DOGUBAYAZIT, Turkey — Preliminary tests showed five more people in Turkey have been infected with the deadly strain of bird flu that already killed two teenage siblings, officials said Monday as Indonesia and China each reported a new case.
The new results raise the number of human cases in Turkey to 15, although most have not yet been confirmed by the World Health Organization.
However, a WHO official said Turkish patients appear to be catching the disease from infected domestic birds, the normal path of the disease, and not from each other.
But he warned that the chance that bird flu may mutate into a dangerous form transmitted from person to person increases with every new human infection.
Two teenagers from the same family died of bird flu last week. They were the first fatalities from the H5N1 strain of the virus outside East Asia, where 74 people have been killed by H5N1 since 2003.
The cases are turning up in Turkish towns and villages hundreds of miles apart, in every section of the country except the west. Turkish officials said they are near wetlands on the paths of migratory birds, which have been carrying the disease from country to country.
Indonesian authorities reported Monday that a 39-year-old man with a history of contact with poultry had died of bird flu, according to preliminary tests.
In China, authorities said local tests showed that a 6-year-old boy in stable condition at a central China hospital has tested positive for the H5N1 strain. Poultry at the boy’s home died before he fell ill, the official Xinhua News Agency reported.
Turkish labs have detected H5N1 in five new cases discovered in four provinces in eastern and central Turkey, as well as the Black Sea coast, Turkish officials said.
Ten people earlier tested positive for H5N1 in tests in Turkish labs, four of which have been confirmed by WHO.
In addition, more than 60 people with flu-like symptoms who came in close contact with fowl had been hospitalized around the country by Monday and were being tested, officials said.
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Scientists worry virus will mutate
Health officials are watching the disease’s spread and development for fear it could mutate into a form easily transmitted between people and spark a pandemic. WHO labs also are watching for genetic changes in the virus that could allow it to move from human to human.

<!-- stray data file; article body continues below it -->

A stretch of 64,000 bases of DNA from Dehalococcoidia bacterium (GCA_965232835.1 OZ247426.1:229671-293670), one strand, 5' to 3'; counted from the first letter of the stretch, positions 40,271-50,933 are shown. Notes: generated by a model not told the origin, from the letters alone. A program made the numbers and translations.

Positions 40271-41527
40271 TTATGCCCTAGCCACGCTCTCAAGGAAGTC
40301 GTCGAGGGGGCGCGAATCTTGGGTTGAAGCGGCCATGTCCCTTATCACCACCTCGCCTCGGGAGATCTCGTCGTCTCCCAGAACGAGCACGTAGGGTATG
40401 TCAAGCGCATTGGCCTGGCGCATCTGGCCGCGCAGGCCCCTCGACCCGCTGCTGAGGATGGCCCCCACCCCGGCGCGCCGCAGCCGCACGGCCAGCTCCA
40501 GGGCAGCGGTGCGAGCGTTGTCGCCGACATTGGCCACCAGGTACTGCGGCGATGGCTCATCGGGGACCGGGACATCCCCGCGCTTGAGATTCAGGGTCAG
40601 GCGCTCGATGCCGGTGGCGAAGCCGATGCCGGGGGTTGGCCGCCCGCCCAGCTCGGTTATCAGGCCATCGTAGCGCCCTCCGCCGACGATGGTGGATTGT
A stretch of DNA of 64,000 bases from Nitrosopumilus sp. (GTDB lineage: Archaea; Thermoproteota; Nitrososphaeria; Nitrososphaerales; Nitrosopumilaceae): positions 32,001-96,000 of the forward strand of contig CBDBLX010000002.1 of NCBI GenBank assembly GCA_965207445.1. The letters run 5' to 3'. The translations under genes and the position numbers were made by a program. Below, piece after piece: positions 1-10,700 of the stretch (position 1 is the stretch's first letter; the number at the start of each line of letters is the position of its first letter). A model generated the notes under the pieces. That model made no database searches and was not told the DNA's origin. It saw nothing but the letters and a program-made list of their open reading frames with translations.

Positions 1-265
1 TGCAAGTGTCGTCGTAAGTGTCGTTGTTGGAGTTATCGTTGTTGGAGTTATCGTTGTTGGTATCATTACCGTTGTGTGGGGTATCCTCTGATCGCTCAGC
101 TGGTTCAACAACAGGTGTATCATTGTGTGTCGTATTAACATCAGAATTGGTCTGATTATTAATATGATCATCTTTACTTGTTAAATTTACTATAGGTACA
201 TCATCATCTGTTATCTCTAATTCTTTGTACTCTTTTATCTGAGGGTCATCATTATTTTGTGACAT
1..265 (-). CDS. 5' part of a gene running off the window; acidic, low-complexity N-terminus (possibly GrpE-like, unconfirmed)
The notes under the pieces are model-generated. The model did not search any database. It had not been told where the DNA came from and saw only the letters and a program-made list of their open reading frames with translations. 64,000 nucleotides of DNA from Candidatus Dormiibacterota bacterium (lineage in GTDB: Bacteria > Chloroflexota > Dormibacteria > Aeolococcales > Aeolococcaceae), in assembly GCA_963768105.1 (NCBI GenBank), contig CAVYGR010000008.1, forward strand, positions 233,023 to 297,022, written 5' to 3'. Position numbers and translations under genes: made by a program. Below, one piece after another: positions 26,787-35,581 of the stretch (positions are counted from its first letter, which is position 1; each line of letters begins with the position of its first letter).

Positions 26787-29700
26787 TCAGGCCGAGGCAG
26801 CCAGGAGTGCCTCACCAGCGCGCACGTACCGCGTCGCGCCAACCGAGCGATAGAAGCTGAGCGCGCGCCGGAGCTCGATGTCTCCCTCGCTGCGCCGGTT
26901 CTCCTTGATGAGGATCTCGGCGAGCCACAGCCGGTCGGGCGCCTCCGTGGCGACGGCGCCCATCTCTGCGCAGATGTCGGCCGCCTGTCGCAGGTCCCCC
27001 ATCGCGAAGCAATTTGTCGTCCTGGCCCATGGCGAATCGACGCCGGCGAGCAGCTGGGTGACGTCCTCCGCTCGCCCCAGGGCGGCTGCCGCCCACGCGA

“The more humans infected with the avian virus, the more chance it has to adapt,” Guenael R.M. Rodier, a senior WHO official for communicable diseases, said during a visit to Dogubayazit, a largely Kurdish town bordering Iran where three children have died.
The doctor who treated the three children in Van said they probably contracted the illness by playing with dead chickens. The fourth case confirmed by the WHO also involved a person in close contact with fowl.
“It’s clear that the virus is well-established in the region,” Rodier said. “The front line between children and animals, particularly backyard poultry, is too large,” he said, adding that contact between poultry and people must be minimized.
Playing with dead birds
On Monday, a fourth sibling was released from Van hospital after tests indicated he did not have the disease. Six-year-old Ali Hasan Kocyigit, the family’s only surviving child, left the hospital in his uncle’s arms, shyly gazing at cameras and journalists waiting outside.
Two preliminary H5N1 cases reported Sunday in Ankara, about 600 miles west of Van, involved boys aged 5 and 2 who apparently caught the virus while playing with gloves their father used to handle two dead wild ducks.
An 8-year-old girl hospitalized in Van with what Turkish labs showed was H5N1 apparently contracted the virus by hugging and kissing dead chickens.
On Monday, Health Minister Recep Akdag arrived with WHO officials in Dogubayazit, where many of the cases have originated.
“If as a community, we take the necessary measures and educate (people) we can in a short period of time combat this,” Akdag said. “We will manage to slow its progress.”
He said, however, that because Turkey was on the path of migratory birds, the country would continue to be at risk in years to come, and urged people to abandon raising poultry in backyards.
“The earlier we realize this, the earlier we will be rid” of bird flu, he said.
Akdag climbed up a snowy hill to visit Zeki Kocyigit, whose three children died of the disease. As he left, villagers shouted complaints about a lack of doctors.
Health officials believe the best way to fight the spread of bird flu is the wholesale destruction of poultry in the affected area. But they often run into problems in rural areas such as Dogubayazit, where villagers resist turning in their animals.
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